UNESCO honours projects in Belgium and US for using ICT to enhance learning

UNESCO honours projects in Belgium and US for using ICT to enhance learning

The United Nations Educational, Scientific and Cultural Organization (UNESCO) has recognized the Claroline open source eLearning platform project, based in Belgium, and Curriki, a global education community based in the United States, for their use of information and communication technology (ICT) in education.

The two projects were selected as the winners of this year’s King Hamad Bin Isa Al-Khalifa Prize for the Use of ICT in Education by UNESCO Director-General Koïchiro Matsuura, on the recommendation of an international jury and from among 68 projects in 51 countries and one non-governmental organization (NGO).

Launched in 2005, the prize rewards the projects and best practices of individuals, institutions and NGOs in using ICT to enhance learning, teaching and overall educational performance.

Mr. Matsuura will present the prize – a diploma and $25,000 each – to the winners at a ceremony at UNESCO’s Paris headquarters on 19 December.

Honourable mentions will also be presented to Sésamath Project – Association Sésamath (France), a comprehensive mathematics curriculum honoured for its high quality, and to Enciclomedia – Instituto Latinoamericano de la Comunicación Educativa (Mexico), an easy-to-use platform installed in 145,000 primary school classrooms that provides digital multimedia resources.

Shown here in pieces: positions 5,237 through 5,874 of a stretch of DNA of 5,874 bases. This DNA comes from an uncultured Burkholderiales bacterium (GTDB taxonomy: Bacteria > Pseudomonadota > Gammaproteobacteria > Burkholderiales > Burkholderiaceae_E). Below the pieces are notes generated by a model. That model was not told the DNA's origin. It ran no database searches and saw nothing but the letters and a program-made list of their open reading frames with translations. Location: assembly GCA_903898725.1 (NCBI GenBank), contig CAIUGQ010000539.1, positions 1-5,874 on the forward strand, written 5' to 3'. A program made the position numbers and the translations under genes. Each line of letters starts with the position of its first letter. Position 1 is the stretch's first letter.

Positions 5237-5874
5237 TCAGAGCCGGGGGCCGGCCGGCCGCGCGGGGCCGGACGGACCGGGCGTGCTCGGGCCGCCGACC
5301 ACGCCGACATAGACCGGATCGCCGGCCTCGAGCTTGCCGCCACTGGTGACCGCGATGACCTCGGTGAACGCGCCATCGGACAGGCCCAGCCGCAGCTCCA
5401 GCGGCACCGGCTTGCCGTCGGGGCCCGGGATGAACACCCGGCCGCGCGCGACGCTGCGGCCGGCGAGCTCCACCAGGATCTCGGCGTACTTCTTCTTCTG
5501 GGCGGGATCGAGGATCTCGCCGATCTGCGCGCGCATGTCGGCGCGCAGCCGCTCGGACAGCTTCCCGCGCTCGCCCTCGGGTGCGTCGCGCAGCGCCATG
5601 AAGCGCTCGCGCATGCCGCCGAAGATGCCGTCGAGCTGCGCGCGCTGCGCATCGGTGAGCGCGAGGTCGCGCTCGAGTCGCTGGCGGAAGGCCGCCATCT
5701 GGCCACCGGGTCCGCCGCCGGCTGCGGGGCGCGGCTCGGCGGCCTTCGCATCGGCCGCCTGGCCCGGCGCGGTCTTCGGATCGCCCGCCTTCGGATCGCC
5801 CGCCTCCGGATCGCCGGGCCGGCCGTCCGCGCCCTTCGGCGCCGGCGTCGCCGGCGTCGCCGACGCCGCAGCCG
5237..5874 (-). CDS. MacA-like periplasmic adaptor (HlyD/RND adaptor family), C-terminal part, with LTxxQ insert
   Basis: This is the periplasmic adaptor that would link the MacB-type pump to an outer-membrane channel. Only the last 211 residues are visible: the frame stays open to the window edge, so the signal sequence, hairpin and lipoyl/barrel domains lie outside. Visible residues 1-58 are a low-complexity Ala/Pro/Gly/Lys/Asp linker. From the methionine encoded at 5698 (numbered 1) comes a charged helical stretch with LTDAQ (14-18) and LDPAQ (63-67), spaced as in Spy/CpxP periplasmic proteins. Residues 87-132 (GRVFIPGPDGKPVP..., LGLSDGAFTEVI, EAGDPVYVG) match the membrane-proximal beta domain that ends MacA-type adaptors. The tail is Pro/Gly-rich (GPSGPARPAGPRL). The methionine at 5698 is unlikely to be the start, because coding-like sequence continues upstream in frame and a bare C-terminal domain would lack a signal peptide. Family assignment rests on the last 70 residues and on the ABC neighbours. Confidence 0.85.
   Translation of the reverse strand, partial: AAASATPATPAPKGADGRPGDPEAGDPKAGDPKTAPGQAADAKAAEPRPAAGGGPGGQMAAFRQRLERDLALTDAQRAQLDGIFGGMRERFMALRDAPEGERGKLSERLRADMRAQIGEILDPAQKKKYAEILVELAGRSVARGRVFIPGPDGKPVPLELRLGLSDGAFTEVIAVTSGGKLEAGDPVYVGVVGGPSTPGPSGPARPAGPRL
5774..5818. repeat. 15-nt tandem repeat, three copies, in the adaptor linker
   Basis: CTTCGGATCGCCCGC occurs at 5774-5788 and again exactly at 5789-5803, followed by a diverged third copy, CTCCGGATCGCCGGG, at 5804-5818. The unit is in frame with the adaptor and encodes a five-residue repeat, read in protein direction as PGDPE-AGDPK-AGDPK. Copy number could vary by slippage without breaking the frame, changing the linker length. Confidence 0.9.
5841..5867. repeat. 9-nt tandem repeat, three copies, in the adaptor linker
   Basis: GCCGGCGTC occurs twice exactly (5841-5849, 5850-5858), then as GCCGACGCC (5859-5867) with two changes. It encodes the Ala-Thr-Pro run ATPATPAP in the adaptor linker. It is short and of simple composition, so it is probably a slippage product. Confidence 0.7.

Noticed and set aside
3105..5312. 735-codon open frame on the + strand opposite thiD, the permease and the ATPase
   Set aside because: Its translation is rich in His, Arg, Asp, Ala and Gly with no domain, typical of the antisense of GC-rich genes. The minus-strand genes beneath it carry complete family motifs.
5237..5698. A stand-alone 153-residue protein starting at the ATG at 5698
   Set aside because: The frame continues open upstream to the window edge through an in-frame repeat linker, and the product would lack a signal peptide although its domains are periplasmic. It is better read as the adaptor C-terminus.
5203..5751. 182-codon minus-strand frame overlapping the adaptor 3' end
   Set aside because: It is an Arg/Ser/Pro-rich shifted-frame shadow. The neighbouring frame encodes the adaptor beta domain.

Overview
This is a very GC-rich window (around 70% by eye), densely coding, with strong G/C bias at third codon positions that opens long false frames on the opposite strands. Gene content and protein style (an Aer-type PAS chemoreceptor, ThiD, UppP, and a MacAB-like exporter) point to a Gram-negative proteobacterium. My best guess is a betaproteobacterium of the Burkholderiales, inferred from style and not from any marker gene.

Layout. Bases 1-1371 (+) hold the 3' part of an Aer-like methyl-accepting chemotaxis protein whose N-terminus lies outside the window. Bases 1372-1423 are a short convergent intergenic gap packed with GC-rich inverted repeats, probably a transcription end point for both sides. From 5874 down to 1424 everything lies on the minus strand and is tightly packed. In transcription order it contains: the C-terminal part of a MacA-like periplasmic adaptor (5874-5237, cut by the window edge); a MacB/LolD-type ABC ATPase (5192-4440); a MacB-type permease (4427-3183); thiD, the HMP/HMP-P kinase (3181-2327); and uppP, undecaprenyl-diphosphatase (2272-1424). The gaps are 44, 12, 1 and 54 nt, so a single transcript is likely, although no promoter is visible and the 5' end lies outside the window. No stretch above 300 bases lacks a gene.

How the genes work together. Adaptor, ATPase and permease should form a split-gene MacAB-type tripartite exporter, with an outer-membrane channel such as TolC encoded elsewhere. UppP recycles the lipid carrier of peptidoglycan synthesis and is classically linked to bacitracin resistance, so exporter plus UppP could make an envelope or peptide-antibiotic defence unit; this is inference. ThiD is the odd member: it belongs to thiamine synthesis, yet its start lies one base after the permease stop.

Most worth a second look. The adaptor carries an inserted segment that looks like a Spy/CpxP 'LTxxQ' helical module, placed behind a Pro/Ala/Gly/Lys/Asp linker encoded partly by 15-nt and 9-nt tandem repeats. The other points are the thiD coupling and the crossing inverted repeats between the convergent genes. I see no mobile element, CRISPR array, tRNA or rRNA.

Also today, the agency designated Belizean musician and singer Andy Palacio as a UNESCO Artist for Peace.

One of his country’s most popular musicians, Mr. Palacio is also one of the most prominent defenders of the regional Garifuna culture and traditions.

With his band the Garifuna Collective he has created a unique musical style known as Punta Rock, based on Garifuna rhythms. Mr. Palacio also sings in the Garifuna language, which blends many linguistic influences and which UNESCO declared a Masterpiece of the Oral and Intangible Heritage of Humanity in 2001.